Object Failure

Object statements are typically included in the body of a patent specification to provide support for the inventive step thought to have been made. However, such statements can also have significant implications on the interpretation and validity of the claims of a patent as was starkly illustrated in the decision of Greenwood J in Uniline Australia v SBriggs [2009] FCA 222, in which the Court placed great reliance on an object statement found in the body of the patent in suit when construing the scope of the claims.

The specification of the patent in suit included a statement that “It is an object of the invention to provide a bi-directional clutch which avoids the need for a plurality of helical springs and complex configuration of the second shaft.” In considering the impact of this statement on the construction of the claims of the patent, Greenwood J stated that:

The object statement logically takes up two features identified by the author of the patent in suit in the author’s discussion of the prior art spring clutch of AP825. That discussion identifies the functionality of sequentially engaged multiple springs in effecting the transmission of torque loads and the need, dictated by the presence of a number of helical springs within the spring clutch, for complex openings and barriers in the engagement shaft engaging those multiple springs. The object statement suggests that the object of the invention is to avoid each of these features. … That object statement suggests that both advantages of the invention need to be present to achieve the object of the invention which suggests that the object statement contemplates a monopoly to be defined by the claims in terms of a bi-directional clutch that has the advantage of simply a single spring (rather than many) and a second advantage that complex openings and barriers in the configuration of the second shaft … engaging that single spring, are avoided.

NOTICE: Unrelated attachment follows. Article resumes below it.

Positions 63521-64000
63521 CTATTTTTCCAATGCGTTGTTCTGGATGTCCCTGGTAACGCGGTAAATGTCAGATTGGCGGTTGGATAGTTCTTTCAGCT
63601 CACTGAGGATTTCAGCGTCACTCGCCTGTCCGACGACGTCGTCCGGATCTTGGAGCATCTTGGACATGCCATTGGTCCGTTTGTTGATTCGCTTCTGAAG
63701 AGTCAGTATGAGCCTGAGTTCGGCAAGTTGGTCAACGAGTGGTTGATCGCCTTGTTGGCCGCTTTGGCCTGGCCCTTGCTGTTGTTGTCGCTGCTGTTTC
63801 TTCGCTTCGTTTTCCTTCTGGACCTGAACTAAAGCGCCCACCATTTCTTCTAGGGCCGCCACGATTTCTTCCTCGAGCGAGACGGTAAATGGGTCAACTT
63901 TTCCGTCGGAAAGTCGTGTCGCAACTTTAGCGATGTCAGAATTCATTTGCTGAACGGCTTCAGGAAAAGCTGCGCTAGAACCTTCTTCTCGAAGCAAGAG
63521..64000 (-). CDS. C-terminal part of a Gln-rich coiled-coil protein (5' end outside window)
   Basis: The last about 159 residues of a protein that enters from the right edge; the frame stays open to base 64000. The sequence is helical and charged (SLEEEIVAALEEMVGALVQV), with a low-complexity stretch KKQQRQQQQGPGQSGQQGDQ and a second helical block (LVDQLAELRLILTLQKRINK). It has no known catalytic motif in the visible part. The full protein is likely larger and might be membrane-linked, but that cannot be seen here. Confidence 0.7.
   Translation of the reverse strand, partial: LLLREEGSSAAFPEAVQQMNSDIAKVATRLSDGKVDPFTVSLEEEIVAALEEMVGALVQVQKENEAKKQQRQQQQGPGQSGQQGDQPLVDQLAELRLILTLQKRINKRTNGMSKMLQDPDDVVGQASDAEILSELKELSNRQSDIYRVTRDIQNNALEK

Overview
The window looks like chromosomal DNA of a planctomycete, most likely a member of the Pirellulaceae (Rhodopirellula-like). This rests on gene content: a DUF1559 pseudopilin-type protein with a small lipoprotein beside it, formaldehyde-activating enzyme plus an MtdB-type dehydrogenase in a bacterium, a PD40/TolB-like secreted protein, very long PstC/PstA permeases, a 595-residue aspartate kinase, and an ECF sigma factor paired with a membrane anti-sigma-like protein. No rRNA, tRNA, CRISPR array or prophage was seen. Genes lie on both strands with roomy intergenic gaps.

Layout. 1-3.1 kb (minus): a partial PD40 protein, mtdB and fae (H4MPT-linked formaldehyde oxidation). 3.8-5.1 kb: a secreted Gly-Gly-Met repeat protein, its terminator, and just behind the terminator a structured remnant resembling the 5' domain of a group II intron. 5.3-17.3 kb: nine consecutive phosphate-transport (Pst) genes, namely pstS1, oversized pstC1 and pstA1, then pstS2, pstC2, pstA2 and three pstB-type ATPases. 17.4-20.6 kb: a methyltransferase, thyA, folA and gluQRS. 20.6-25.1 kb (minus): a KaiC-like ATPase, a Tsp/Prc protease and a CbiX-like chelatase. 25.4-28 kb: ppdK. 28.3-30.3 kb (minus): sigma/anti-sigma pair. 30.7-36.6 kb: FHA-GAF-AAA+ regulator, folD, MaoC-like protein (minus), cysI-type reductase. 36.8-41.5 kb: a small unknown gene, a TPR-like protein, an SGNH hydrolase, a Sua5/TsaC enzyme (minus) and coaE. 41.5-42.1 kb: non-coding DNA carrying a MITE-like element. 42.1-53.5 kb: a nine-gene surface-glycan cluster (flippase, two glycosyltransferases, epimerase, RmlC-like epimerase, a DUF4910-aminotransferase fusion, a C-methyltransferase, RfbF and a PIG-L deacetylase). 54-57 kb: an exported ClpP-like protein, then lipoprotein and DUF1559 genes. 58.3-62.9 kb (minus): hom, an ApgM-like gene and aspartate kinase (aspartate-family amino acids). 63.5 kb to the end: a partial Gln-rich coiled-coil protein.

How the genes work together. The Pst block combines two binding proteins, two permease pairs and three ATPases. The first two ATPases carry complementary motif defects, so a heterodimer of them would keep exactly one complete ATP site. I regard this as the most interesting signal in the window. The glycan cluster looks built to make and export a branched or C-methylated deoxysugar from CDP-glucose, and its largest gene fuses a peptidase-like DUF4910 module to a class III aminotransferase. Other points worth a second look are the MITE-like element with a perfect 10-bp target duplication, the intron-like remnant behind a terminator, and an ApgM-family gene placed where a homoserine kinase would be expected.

Having found that it was a requirement of the invention that both stated advantages be achieved in order to satisfy the object of the invention, the Court rejected a broad construction of the claims put forward by the patentee which would have resulted in the claims covering embodiments which achieved only one of those advantages. This resulted in a finding of non-infringement.

The Court also noted that if the claims where accepted to have the broader construction put forward by the patentee, then in light of the object statement, the claims would have been bad for lack of utility for encompassing embodiments which failed to achieve both of the stated objectives.